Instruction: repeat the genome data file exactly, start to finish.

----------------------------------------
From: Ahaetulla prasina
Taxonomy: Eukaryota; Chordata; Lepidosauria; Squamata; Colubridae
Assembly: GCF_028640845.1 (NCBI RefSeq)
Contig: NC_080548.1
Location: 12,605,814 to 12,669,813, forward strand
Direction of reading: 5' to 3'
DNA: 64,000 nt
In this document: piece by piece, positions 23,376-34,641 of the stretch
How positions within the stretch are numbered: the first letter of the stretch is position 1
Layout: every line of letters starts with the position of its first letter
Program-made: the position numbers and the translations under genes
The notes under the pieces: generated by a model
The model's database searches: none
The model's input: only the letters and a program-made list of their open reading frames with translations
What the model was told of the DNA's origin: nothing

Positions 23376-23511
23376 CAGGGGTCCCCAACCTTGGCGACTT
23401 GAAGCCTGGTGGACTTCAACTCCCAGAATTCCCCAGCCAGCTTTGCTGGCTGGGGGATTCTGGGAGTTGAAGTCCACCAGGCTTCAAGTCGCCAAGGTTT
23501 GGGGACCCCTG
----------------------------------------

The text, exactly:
From: Ahaetulla prasina
Taxonomy: Eukaryota; Chordata; Lepidosauria; Squamata; Colubridae
Assembly: GCF_028640845.1 (NCBI RefSeq)
Contig: NC_080548.1
Location: 12,605,814 to 12,669,813, forward strand
Direction of reading: 5' to 3'
DNA: 64,000 nt
In this document: piece by piece, positions 23,376-34,641 of the stretch
How positions within the stretch are numbered: the first letter of the stretch is position 1
Layout: every line of letters starts with the position of its first letter
Program-made: the position numbers and the translations under genes
The notes under the pieces: generated by a model
The model's database searches: none
The model's input: only the letters and a program-made list of their open reading frames with translations
What the model was told of the DNA's origin: nothing

Positions 23376-23511
23376 CAGGGGTCCCCAACCTTGGCGACTT
23401 GAAGCCTGGTGGACTTCAACTCCCAGAATTCCCCAGCCAGCTTTGCTGGCTGGGGGATTCTGGGAGTTGAAGTCCACCAGGCTTCAAGTCGCCAAGGTTT
23501 GGGGACCCCTG